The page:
Install Samba on RHEL-based Linux distributions

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Samba is a key part of using Linux in a professional environment. With this subsystem, users can share directories on the network so that others can view and even modify the content they contain.

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With some Linux distributions, like Ubuntu Desktop, many things are in place by default. Other distributions, such as those based on Red Hat Enterprise Linux, may not include everything needed to get Samba working out of the box. That’s what I’m here for: I want to walk you through the process of setting up and running Samba on RHEL-based Linux distributions.

What you’ll need to get Samba working on RHEL-based distributions

The only things you will need to install Samba are an RHEL-based Linux distribution and a user with sudo privileges. I’ll demonstrate with EuroLinux, but this process should work with just about any RHEL-based distro.

How to Install Samba

The first thing we need to do is install Samba. To do this, log into your Linux distribution and open a terminal. From the terminal window, run the command:

sudo dnf install samba samba-common samba-client -y

Make sure the service is started and enabled with:

sudo systemctl enable --now smb

That’s it for the install. Let’s create a share.

How to create a Samba share

Let’s create a share in /srv. To do this, create a new folder with the command:

sudo mkdir -p /srv/samba/euroshare

You can name the share in the samba directory whatever you want.

Give the new share the appropriate permissions with the following commands:

sudo chmod -R 755 /srv/samba/euroshare
sudo chown -R nobody:nobody /srv/samba/euroshare
sudo chcon -t samba_share_t /srv/samba/euroshare

Next, we will create a share from the smb.conf file. Open the file for editing with:

sudo nano /etc/samba/smb.conf

At the bottom of this file, add the following:

path = /srv/samba/euroshare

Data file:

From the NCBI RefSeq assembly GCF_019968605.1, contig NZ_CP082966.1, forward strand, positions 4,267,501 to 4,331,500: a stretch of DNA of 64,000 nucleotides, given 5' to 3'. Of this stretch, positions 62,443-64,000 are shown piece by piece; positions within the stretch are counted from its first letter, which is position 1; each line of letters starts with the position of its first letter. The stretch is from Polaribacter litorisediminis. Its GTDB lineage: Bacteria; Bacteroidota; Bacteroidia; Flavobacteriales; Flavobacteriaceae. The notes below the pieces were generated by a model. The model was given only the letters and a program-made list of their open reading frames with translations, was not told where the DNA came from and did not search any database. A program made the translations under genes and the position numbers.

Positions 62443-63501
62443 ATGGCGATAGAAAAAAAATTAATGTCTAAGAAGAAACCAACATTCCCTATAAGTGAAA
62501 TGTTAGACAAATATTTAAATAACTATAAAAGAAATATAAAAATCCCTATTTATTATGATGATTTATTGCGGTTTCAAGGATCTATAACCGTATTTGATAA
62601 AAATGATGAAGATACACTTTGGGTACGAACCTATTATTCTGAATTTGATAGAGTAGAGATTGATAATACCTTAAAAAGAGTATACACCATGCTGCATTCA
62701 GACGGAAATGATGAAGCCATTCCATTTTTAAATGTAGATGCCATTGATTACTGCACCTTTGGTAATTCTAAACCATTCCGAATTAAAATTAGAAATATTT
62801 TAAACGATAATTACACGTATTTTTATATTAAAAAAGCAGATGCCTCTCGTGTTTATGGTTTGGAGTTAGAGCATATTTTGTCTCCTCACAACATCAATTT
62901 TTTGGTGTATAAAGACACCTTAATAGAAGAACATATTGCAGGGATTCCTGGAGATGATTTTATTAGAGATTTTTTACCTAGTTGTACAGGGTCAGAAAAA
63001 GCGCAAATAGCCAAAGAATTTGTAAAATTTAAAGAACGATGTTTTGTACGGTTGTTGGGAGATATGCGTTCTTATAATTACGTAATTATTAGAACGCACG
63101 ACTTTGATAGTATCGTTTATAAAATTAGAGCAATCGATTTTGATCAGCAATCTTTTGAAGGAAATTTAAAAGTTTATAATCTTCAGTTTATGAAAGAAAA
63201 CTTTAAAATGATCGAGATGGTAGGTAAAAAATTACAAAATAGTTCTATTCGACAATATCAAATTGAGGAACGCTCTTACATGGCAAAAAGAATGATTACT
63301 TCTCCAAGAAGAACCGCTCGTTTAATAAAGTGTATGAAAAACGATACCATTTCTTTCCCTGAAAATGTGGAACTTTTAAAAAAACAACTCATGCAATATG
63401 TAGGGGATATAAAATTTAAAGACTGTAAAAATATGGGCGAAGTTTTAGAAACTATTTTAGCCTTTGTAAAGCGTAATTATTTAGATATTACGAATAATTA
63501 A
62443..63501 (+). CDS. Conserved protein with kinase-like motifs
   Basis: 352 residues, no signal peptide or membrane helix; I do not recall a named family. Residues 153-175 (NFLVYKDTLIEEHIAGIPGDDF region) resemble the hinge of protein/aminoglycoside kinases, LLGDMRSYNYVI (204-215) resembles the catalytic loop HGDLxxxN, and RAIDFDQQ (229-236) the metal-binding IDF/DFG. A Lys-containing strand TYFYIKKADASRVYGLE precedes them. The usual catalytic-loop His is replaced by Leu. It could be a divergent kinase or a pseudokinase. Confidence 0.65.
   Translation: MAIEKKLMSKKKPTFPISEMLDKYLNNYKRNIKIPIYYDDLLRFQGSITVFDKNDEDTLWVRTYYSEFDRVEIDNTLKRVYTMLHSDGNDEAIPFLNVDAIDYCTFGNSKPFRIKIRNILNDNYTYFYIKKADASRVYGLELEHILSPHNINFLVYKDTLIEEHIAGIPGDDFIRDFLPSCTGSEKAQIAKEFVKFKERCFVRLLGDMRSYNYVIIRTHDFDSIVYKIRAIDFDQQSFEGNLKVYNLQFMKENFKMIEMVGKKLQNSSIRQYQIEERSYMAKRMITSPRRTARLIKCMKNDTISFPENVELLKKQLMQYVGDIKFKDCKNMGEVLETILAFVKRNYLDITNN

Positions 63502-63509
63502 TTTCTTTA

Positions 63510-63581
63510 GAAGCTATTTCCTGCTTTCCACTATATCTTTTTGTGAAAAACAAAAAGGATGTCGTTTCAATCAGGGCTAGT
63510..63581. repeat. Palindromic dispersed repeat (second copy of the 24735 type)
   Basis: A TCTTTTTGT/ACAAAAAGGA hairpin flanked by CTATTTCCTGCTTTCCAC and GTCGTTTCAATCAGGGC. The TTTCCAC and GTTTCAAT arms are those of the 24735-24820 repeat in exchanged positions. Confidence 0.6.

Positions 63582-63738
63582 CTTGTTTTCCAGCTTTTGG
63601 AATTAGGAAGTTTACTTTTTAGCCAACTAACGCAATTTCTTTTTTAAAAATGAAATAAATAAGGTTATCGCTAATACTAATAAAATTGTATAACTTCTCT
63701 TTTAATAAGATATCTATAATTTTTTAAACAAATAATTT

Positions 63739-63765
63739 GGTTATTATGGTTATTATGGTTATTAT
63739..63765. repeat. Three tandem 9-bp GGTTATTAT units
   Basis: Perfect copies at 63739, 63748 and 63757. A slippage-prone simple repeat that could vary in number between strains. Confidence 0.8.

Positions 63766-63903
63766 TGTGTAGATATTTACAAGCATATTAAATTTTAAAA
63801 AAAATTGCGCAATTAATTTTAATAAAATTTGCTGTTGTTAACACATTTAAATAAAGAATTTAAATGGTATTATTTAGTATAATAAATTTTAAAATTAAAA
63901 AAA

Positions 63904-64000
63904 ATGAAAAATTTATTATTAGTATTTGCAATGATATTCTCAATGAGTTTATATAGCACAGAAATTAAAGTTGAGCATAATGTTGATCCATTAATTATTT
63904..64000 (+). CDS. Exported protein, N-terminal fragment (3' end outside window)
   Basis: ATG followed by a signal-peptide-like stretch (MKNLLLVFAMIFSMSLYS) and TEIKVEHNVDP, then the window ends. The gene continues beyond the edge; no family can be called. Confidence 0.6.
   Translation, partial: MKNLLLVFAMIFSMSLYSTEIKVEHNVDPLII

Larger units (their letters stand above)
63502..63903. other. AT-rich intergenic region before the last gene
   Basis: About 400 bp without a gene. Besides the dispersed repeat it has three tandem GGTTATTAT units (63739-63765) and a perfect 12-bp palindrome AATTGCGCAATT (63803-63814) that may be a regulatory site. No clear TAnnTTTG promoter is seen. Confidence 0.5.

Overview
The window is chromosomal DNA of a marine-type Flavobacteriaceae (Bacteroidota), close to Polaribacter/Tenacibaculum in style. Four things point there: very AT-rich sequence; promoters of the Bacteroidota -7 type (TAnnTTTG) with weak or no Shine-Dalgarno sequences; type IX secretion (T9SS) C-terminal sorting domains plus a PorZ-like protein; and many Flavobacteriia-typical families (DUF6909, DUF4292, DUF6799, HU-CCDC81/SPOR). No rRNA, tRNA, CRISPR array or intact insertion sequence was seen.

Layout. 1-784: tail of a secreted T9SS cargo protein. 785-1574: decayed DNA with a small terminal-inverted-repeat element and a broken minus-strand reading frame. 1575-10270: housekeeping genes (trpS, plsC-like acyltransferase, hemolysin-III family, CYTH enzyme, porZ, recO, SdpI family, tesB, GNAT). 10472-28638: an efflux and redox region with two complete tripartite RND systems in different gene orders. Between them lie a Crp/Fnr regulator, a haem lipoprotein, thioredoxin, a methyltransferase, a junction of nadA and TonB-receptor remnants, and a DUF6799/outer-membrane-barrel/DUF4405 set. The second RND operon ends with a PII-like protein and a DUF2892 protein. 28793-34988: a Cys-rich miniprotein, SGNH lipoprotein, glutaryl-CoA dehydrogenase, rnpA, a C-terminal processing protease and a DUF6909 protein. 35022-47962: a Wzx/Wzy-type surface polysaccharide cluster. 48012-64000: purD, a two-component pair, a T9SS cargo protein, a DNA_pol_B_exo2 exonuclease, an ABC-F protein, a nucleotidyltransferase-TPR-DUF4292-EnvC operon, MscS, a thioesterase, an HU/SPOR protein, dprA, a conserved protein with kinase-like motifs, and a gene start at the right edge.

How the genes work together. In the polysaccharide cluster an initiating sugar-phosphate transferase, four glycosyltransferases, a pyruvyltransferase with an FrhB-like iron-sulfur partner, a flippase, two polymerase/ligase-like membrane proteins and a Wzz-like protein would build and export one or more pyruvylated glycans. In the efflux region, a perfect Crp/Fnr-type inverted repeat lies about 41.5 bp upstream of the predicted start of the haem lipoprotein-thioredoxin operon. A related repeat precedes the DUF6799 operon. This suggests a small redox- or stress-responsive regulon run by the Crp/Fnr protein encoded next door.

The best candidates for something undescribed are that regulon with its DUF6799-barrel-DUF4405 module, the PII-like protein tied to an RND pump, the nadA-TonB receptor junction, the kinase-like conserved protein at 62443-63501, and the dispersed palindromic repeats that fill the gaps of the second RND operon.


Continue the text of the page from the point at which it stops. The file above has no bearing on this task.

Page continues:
public = yes
guest only = yes
writable = yes
force create mode = 0666
force directory mode = 0777
browseable = yes

Save and close the file. Restart Samba with:

sudo systemctl restart smb

How to adjust the firewall

Now we need to open the firewall so that Samba can be accessed. First, create the new firewall rule with:

sudo firewall-cmd --add-service=samba --zone=public --permanent

Reload the firewall with:

sudo firewall-cmd --reload

At this point, the Samba share should be accessible from other machines on your network. And with the public smb.conf configuration, even anonymous users have read and write access to the share.

How to limit access to registered users

If you don’t want such broad access granted to the share, you can configure it so that only legitimate users can access the share. The only caveat to this is that the user will need to have an account on your machine. Of course, you can still create a sambashare user, so all you need to do is give that user’s credentials. To create the sambashare user, run the command:

sudo adduser sambashare

Be sure to give the user a strong/unique password.

Then give the new user a samba password with:

sudo smbpasswd -a sambashare

Then activate the user with:

sudo smbpasswd -e sambashare

Then the public smb.conf entry should look like this:

path = /srv/samba/euroshare
browsable = yes
writable = yes
guest ok = yes
read only = no
create mask = 0644
directory mask = 2777

Next, we will need to give the sambashare user access to the folder with:

sudo chown -R sambashare /srv/samba/euroshare

Restart Samba with:

sudo systemctl restart smb

Now the sambashare user should have full access to the share.

And that’s how we do Samba-based Linux distribution with RHEL. You can now dance knowing that you have allowed users on your network access to the files and folders on it.

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